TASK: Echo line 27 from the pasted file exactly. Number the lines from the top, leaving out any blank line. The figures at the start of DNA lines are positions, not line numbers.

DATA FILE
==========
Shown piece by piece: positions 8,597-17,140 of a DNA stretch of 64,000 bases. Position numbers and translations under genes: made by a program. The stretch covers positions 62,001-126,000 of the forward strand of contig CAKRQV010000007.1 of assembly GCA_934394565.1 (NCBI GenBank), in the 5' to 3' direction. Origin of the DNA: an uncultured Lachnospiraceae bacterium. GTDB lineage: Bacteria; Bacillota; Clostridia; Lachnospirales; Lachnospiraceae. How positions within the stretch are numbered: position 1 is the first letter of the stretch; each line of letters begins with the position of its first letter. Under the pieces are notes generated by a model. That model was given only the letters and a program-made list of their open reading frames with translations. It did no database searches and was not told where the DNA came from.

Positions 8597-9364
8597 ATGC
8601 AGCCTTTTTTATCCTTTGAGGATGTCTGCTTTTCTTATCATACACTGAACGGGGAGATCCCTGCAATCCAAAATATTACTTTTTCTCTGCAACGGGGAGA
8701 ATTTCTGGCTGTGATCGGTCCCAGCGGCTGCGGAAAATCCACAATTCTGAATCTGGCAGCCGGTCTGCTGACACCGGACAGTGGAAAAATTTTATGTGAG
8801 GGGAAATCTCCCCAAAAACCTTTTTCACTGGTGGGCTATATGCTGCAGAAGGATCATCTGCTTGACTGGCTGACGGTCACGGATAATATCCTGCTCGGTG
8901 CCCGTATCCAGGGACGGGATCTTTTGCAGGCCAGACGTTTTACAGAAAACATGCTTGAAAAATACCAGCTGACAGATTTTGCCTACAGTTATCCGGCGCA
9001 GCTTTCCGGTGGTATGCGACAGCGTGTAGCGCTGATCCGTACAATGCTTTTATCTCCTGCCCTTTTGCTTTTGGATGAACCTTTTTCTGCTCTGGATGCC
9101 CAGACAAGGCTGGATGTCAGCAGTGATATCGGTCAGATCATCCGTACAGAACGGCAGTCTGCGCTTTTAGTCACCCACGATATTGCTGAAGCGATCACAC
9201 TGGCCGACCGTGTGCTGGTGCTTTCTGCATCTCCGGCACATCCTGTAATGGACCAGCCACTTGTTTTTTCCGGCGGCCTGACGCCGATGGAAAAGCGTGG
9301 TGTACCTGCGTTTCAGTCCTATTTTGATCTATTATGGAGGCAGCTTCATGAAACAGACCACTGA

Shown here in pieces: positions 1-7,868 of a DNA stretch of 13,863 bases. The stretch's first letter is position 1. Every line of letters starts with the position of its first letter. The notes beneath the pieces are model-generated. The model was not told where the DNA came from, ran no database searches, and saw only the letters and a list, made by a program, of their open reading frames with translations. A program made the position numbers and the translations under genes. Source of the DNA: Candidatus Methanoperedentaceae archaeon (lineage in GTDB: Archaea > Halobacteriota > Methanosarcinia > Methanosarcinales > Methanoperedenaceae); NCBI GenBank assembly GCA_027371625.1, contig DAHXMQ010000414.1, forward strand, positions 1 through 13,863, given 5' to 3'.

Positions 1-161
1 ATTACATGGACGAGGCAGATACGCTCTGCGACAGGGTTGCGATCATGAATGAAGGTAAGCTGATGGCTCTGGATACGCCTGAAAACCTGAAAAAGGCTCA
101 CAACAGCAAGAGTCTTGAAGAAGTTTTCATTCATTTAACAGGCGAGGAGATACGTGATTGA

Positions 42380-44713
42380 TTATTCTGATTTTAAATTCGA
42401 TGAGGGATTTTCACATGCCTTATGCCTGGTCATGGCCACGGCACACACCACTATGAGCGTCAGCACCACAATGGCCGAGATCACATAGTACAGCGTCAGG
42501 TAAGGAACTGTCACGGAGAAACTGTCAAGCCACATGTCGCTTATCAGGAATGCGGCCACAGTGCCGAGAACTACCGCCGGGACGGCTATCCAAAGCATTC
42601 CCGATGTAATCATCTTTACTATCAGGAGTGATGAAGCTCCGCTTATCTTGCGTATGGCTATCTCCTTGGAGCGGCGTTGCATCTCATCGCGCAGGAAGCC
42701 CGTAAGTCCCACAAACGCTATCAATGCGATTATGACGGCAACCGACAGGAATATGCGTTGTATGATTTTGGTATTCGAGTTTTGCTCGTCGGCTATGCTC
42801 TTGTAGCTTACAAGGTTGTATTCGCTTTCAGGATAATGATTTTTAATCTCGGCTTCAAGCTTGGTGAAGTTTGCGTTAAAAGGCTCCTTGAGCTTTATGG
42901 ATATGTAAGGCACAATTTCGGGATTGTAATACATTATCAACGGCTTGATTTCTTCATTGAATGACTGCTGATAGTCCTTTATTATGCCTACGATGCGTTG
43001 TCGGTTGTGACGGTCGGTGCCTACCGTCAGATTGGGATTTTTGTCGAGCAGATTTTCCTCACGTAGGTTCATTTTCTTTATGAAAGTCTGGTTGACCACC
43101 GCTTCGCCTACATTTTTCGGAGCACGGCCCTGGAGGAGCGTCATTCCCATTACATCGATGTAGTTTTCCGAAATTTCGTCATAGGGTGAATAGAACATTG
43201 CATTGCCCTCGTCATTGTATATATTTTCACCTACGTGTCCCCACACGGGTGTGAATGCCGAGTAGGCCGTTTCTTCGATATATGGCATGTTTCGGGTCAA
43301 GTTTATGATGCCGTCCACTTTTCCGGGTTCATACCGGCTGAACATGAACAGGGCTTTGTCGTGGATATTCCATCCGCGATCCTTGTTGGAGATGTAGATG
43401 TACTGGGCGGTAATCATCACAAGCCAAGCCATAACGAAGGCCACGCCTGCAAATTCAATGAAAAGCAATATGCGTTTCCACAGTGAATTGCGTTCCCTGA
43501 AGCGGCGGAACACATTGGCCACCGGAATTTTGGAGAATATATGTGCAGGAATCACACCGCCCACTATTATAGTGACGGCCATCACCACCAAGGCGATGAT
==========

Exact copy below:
43301 GTTTATGATGCCGTCCACTTTTCCGGGTTCATACCGGCTGAACATGAACAGGGCTTTGTCGTGGATATTCCATCCGCGATCCTTGTTGGAGATGTAGATG